The widening Centre-State rift over GST arrears threatens to derail the fiscal system

Updated on: Dec 06, 2021

The Centre should reconsider ‘conditionalities’ for the States to exceed the FRBM limit by more than 0.5 per cent of the SGDP, a move that arguably goes against the federal spirit

Thursday’s GST Council meeting has deepened the discord between the Centre and States over the issue of compensation arrears due to them — and the reasons are not far to seek. Against an estimated figure of ₹3 lakh crore due as compensation to States for falling short of the 14 per cent annual target, the Centre has apparently proposed that it give only ₹1.62 lakh crore (₹65,000 crore through the compensation cess and another ₹97,000 crore to be raised), writing off the rest as the result of an Act of God. There can be no arguing against the general principle that a 14 per cent annual increase — written into the GST Act as a compensation to the States for transiting into the new system and forgoing their revenue gathering powers — was never really on the cards this year, following the Covid-19 outbreak. But by presenting a fait accompli to the States instead of negotiating a transition to a new compensation arrangement (the GST Council’s meetings were initially based on a spirit of consensus creation), the Centre has actually jeopardised the future of the GST system. The Centre’s offer that it will ‘assist’ the States in getting loans at G-Sec rates, giving them two ‘options’ on the extent of loan that they can take, does not seem to have gone down well with some States. With the Centre being perceived as high-handed, the Chief Minister of Maharashtra, India’s most industrialised State, has said that it is perhaps time to exit the GST. Punjab, Chhattisgarh and Puducherry have voiced their displeasure. Ironically, the GST came into being as a showpiece of cooperative federalism — a product of nearly two decades of arduous negotiations between disparate political forces. It took a Constitutional Amendment to create the GST Council and a new indirect tax architecture — all in order to usher simplicity and uniformity in indirect taxes across regions. This effort should not go in vain.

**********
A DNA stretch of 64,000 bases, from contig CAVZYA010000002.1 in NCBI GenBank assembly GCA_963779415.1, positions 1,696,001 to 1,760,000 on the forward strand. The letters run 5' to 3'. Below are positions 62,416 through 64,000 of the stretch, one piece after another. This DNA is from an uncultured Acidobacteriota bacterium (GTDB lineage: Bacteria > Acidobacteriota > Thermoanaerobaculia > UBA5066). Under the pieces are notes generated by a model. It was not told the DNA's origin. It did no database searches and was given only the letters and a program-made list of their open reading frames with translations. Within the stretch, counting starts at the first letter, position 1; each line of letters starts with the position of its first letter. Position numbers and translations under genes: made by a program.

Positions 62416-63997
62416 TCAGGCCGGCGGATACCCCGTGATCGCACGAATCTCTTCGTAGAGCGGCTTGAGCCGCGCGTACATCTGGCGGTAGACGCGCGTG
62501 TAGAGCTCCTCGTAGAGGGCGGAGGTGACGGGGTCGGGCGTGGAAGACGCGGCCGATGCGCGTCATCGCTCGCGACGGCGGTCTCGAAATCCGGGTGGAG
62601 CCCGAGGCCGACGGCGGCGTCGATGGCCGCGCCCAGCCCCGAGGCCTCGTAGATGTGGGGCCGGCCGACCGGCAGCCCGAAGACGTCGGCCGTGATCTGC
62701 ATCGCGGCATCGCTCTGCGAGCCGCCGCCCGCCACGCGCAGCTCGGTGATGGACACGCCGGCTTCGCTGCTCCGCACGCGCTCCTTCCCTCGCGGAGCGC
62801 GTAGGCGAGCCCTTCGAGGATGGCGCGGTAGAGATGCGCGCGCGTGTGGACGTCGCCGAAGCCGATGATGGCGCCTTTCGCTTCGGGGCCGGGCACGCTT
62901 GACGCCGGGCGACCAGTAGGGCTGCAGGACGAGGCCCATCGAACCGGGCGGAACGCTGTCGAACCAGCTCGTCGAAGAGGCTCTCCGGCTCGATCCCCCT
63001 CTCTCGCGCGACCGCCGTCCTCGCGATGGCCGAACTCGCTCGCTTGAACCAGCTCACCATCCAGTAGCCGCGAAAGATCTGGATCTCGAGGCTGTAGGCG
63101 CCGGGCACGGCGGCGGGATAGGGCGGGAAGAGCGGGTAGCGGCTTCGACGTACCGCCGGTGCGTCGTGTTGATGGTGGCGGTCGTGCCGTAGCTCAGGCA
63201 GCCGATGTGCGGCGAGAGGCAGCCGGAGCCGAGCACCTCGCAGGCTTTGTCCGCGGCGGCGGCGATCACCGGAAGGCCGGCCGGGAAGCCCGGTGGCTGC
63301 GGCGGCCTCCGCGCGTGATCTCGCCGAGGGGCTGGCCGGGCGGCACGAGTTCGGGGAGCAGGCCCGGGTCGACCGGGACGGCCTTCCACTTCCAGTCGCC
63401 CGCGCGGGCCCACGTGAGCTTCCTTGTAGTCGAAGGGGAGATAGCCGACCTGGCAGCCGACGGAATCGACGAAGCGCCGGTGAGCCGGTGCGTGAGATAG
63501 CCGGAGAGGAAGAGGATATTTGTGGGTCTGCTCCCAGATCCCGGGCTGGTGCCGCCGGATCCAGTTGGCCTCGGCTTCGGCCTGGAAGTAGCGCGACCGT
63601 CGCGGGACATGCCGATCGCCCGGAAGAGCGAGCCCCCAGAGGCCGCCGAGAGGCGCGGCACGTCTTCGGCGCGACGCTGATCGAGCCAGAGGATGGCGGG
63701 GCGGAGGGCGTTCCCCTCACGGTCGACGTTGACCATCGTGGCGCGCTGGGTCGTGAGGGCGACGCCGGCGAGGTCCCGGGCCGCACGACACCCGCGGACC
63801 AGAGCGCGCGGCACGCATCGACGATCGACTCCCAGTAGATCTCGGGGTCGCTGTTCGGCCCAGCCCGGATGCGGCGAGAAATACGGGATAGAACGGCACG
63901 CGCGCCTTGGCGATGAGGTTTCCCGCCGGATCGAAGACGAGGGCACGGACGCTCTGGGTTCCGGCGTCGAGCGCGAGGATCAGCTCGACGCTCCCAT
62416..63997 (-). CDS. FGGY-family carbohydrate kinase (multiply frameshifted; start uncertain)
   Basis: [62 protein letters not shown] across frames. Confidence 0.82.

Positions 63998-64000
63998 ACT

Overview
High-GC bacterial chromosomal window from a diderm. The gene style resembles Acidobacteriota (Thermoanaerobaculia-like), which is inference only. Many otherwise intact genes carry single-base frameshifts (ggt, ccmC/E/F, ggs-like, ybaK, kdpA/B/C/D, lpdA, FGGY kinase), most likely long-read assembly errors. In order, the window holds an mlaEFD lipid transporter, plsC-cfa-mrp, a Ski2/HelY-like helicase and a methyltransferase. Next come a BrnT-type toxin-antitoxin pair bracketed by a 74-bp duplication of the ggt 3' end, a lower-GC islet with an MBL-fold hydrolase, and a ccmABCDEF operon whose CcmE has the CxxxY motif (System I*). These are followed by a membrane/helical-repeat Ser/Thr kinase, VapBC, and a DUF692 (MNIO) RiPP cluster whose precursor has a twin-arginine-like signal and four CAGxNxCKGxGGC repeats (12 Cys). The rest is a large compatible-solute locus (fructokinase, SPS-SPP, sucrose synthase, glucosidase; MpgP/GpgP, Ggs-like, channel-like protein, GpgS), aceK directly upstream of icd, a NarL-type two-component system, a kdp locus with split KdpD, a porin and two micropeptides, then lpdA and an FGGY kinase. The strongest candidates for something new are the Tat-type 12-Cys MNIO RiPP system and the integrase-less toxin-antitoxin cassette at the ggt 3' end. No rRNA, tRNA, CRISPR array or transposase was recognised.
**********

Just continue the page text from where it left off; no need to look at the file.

With the States given a week to respond, the Centre still has time to make amends. It can prolong the compensation period beyond July 2022 and offer a greater share of the revenues (the SGST part) to the States. It is important to bear in mind that States’ finances are under stress because of Covid-related welfare commitments, while their revenues too have fallen short. While States have to bear some of the burden, the Centre cannot absolve itself of its constitutional commitment. At the same time, any undue extension of the cess mechanism is tantamount to imposing an additional tax, which will not help revive economic activity.

Above all, the Centre needs to invest time and energy in ‘statecraft’ — in reaching across to States and bridging an alarming trust deficit. It should reconsider ‘conditionalities’ for the States to exceed the FRBM limit by more than 0.5 per cent of the SGDP, a move that arguably goes against the federal spirit. The GST Council should arrest the imminent slide into chaos in these unprecedented times.

Published on August 27, 2020
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